U.S. forces must be able to provide a rapid, tailored response with a capability to intervene against a well-equipped foe, hit hard and terminate quickly. Rapid global mobility lies at the heart of U.S. strategy in this environment--without the capability to project forces, there is no conventional deterrent. As U.S. forces stationed overseas continue to decline, global interests remain, making the unique capabilities only AMC can provide even more in demand.
Air Mobiity Command also has the mission of establishing bare air bases in contingencies. To accomplish this mission, AMC established two Contingency Response Wings, and operates the Eagle Flag exercise.
AMC is the Air Force component of United States Transportation Command, and provides airlift, special missions, aerial refueling, and aeromedical evacuation for U.S. troops. It also provides alert aerial refueling aircraft to the United States Strategic Command, and is a provider of theater airlift, aerial refueling, and aeromedical evacuation forces to regional Unified Commands. AMC also operates VIP flights such as Air Force One.
Aircraft assets of the command include: C-17 Globemaster III, C-5 Galaxy, C-130 Hercules, KC-135 Stratotanker, and KC-10 Extender. Additional long-range airlift aircraft are available during national emergencies through the Civil Reserve Air Fleet, a fleet of commercial aircraft committed to support the transportation of military forces and material in times of crisis.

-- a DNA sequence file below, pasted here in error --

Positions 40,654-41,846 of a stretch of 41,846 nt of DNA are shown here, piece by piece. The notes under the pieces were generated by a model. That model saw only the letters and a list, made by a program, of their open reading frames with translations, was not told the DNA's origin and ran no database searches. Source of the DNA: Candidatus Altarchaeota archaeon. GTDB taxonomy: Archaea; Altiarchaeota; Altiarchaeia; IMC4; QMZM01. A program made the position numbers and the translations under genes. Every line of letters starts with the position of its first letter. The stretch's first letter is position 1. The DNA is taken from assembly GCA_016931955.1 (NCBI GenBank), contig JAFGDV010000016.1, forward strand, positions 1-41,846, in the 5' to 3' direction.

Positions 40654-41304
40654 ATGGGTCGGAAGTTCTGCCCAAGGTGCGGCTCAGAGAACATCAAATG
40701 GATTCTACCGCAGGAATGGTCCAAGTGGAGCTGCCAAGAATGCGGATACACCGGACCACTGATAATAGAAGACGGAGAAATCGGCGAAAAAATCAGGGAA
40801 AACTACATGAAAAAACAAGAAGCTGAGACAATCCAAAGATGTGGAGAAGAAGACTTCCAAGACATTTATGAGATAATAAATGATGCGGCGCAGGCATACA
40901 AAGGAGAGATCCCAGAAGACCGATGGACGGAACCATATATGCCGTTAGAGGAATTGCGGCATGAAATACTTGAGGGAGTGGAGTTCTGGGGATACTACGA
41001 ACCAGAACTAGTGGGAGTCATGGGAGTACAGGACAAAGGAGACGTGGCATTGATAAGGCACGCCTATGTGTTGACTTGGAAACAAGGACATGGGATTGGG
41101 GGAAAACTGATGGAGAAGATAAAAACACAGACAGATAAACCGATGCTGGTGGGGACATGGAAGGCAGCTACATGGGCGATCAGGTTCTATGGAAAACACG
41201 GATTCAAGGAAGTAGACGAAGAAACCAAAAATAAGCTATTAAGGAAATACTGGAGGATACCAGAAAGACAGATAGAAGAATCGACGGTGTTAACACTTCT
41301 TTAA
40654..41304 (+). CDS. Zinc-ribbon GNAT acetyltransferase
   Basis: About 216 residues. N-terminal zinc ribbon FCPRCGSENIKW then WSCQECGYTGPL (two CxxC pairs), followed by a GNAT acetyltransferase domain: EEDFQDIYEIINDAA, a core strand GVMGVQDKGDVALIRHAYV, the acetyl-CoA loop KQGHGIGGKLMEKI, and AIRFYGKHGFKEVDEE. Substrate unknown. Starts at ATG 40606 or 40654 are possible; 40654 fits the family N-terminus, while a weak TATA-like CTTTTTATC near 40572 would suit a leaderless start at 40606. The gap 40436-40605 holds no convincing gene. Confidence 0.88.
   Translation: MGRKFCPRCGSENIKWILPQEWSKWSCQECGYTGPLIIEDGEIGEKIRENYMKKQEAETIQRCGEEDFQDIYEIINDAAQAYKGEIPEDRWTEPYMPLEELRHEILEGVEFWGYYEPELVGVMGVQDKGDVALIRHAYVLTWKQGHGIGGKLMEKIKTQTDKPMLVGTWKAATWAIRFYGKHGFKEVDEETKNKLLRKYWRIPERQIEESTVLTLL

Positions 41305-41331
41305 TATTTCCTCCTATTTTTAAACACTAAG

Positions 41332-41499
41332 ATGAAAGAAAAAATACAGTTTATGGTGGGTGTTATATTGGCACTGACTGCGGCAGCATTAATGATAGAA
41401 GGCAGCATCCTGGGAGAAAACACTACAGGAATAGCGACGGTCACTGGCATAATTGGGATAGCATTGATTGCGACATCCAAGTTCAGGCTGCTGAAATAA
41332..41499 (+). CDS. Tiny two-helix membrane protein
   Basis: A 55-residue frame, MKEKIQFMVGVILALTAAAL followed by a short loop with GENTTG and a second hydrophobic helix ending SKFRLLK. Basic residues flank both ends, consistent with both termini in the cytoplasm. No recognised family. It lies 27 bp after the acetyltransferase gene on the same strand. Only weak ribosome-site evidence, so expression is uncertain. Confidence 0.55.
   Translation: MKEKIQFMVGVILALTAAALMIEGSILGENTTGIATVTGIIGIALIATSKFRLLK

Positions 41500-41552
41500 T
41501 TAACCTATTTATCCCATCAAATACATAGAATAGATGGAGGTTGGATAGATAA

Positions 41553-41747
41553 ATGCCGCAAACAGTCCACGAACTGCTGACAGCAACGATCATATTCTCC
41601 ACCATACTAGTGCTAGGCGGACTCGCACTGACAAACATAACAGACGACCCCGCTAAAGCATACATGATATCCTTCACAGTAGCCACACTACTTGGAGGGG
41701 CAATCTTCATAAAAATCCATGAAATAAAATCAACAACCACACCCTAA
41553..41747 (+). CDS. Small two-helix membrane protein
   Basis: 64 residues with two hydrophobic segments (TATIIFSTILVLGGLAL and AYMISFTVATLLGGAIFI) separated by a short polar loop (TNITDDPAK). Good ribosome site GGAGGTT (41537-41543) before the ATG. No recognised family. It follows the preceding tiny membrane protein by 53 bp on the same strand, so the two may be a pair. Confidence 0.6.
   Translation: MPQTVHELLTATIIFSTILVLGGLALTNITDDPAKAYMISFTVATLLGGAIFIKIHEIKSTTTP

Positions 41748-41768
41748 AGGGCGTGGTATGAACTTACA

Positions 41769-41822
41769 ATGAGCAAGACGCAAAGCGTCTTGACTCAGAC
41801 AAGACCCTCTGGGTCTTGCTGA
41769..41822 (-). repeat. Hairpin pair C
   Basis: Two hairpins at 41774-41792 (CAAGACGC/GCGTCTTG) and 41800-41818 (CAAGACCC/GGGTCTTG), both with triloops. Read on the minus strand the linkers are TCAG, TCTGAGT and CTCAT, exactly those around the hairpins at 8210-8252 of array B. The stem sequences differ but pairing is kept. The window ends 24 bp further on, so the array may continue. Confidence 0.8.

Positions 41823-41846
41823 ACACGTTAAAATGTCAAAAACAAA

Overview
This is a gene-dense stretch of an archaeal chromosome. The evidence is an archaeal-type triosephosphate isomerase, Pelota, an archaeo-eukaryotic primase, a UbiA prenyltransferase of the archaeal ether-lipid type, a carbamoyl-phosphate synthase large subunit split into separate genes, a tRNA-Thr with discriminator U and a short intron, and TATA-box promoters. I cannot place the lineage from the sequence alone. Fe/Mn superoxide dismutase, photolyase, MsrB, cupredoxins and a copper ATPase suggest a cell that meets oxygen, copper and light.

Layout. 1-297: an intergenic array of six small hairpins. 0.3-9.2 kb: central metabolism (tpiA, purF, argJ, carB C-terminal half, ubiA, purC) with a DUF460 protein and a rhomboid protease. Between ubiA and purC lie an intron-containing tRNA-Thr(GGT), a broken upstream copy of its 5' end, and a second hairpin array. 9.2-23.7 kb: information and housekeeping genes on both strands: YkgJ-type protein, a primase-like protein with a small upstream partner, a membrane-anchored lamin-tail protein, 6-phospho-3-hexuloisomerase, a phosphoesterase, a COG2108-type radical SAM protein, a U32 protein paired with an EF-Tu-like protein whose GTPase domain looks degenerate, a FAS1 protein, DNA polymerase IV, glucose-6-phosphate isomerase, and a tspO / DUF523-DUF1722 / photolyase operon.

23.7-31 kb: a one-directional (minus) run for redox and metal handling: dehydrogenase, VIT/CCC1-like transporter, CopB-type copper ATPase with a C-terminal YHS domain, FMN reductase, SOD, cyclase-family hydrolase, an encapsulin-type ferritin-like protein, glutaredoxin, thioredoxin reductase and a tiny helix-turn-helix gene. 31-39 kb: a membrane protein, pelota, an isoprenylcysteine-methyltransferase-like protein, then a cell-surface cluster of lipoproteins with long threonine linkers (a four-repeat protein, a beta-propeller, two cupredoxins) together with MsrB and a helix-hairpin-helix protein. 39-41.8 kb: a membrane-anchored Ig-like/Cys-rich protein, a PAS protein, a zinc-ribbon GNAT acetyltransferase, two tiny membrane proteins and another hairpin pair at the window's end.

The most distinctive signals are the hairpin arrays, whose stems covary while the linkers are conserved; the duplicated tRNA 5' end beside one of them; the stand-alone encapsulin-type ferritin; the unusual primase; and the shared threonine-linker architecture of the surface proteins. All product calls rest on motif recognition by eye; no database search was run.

In addition to these active-duty and Air Force Reserve Command units, numerous Air National Guard Air Refueling Wings (ARW) and Airlift Wings (AW), equippred with C-5, KC-135 and C-130 aircraft are part of AMC. These units exercise frequently and are activated to federal service and deployed as part of AMC in Air Expeditionary Groups and Wings as directed by HQ AMC.
source for lineage, assignments, stations, components
AMC has undergone considerable change since its establishment. Focusing on the core mission of strategic air mobility, the command divested itself of infrastructure and forces not directly related to Global Reach. The Air Rescue Service, intratheater aeromedical airlift forces based overseas and much of the operational support airlift fleet were transferred to other commands. However, KC-10 Extender and most KC-135 Stratotanker air refueling aircraft initially assigned to Air Combat Command were transferred to AMC, along with Grand Forks AFB, McConnell AFB and Fairchild AFB.
As a result of the Global War on Terrorism, on 1 Oct 2003, AMC underwent a major restructuring, bringing a war fighting role to its numbered air force. AMC reactivated Eighteenth Air Force (18 AF) and established it as its main war fighting force. As subordinate components of 18 AF, AMC redesignated its two former numbered air forces as Expeditionary Mobility Task Forces (EMTF). Fifteenth Air Force was redesignated as the 15th Expeditionary Mobility Task Force, headquartered at Travis AFB, and Twenty-First Air Force was redesignated as the 21st Expeditionary Mobility Task Force (21 EMTF), headquartered at McGuire AFB.
AMC's ability to provide global reach is tested daily. From providing fuel, supplies and aeromedical support to troops on the frontline of the Global War on Terrorism, to providing humanitarian supplies to hurricane, flood, and earthquake victims both at home and abroad, AMC has been engaged in almost nonstop operations since its inception. Command tankers and airlifters have supported peacekeeping and humanitarian efforts in Afghanistan, Bosnia, Iraq, Cambodia, Somalia, Rwanda and Haiti, and continue to play a vital role in the ongoing Global War on Terrorism. These many examples of the effective application of non-lethal air power indicate that air mobility is a national asset of growing importance for responding to emergencies and protecting national interests around the globe.